I had lunch with Sabino yesterday. He's my accountant — but he's also my friend (and a loyal Get Rich Slowly reader).
I told Sabino about how our house has been a money pit over the nine months since we bought it. I told him how much fun I've been having with Get Rich Slowly since I bought it back, and about how much work it has turned out to be to get the site renovated.
Sabino told me about his businesses (he doesn't just own the accounting firm, but bits and pieces of several other companies too) and about his kids (who, to the surprise of both of us, are all teenagers now). He's worked hard all of his life to give his family a solid future, and now — at age 48 — all of his dreams seem to be coming true.
I've shared Sabino's story several times in the past. But for those who are unfamiliar, here's a synopsis.
Sabino's family moved to the United States when he was ten years old. They were poor and didn't speak English. But from an early age, Sabino wanted to be part of the American Dream. He learned English, worked hard, and put himself through college.
After Sabino got married, he and his wife Kim set financial goals. Their chief aim was for Kim to stay home and raise a family. So, while our friends were buying new homes and new cars, Sabino and Kim rented a mobile home in the country for $200 a month and paid $950 cash for a 1982 Honda Accord. They both worked full-time jobs, but they lived off Sabino's income alone and used Kim's salary to repay $35,000 in student loans.
“We made sacrifices,” Sabino says. “We made these choices because of the goals we had. We knew what we were working for, and we were happy to do it.” (Back then, I didn't understand their choices and sacrifices; twenty years later, it all makes sense.)
Today, Sabino is a successful business owner while Kim stays home to raise their three children, just as they planned. Because of their diligence, they now own a nice home in the country (they paid off the mortgage last spring) and new cars that are fully paid for. By staying focused on their purpose, they've been able to build the life they always dreamed about.
Rejecting Society's Narrative
Yesterday over lunch, we talked about the qualities that lead to success. As I often do, I complained about the current narrative that the mass media is trying to sell Millennials: their lives are tough because the economy sucks and the deck is stacked against them.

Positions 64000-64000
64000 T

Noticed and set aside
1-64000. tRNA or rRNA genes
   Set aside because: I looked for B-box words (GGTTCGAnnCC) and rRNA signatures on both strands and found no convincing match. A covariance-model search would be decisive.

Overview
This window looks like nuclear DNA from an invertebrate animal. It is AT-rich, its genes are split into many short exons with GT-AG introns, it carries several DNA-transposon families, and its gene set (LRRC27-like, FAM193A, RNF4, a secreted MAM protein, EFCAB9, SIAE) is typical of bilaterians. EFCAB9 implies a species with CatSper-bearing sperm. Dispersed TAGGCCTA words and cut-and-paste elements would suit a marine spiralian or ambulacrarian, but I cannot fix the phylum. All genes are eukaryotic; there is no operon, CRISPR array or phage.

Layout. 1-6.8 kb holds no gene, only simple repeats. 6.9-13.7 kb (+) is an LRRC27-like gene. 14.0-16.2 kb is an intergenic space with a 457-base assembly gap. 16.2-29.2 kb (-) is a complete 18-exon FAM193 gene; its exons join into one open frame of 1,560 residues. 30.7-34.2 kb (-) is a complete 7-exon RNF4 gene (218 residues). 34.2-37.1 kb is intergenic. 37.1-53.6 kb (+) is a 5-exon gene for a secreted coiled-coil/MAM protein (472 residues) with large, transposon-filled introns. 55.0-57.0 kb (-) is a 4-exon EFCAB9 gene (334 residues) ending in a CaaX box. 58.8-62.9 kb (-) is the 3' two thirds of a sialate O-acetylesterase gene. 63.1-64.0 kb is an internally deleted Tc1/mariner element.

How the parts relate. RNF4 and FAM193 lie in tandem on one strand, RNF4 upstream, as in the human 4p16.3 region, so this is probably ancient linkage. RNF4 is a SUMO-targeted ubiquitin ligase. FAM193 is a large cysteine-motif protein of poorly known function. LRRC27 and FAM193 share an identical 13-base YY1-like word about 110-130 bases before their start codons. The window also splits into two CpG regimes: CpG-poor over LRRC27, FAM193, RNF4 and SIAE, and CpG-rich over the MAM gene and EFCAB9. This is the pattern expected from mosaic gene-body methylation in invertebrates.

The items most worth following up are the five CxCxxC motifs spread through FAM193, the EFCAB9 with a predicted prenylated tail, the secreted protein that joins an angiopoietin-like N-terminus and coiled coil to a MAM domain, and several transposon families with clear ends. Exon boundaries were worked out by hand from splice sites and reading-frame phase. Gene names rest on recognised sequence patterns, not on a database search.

“I just don't believe it's true,” I said. “The economy doesn't suck. And now might be the best time in history to be alive. Besides, even if this story were true, so what? If you're dealt a crappy hand, it's up to you to make the best of it.”
Sabino nodded in agreement. “I don't like that sort of thinking either,” he said. “But it's nothing new. Our culture always has a story they want to tell you about yourself. When I came to this country, for instance, everyone — my friends, my teachers, my family, everyone — had expectations for me and what my life would be like.”
“What do you mean?” I asked.
“When I was young, my parents worked in the fields. That's how they made money to support us. One day my father pulled me aside. He told me that my future too was to work in the fields — unless I chose to change my destiny. That talk made an impression on me. Nobody expected a poor Mexican kid to graduate from high school, but that's what I did. Nobody expected a poor Mexican kid to graduate from college, but that's what I did. Nobody expected a poor Mexican kid to own an accounting firm, but that's what I did. I decided to live a different story than the one that others had written for me.”
Sabino is one of the inspirations for my financial philosophy, and the reason is obvious. He's lived it! (And he continues to live it.)
For more on Sabino's story, check out this interview he did for the Oregon Multicultural Archives at Oregon State University.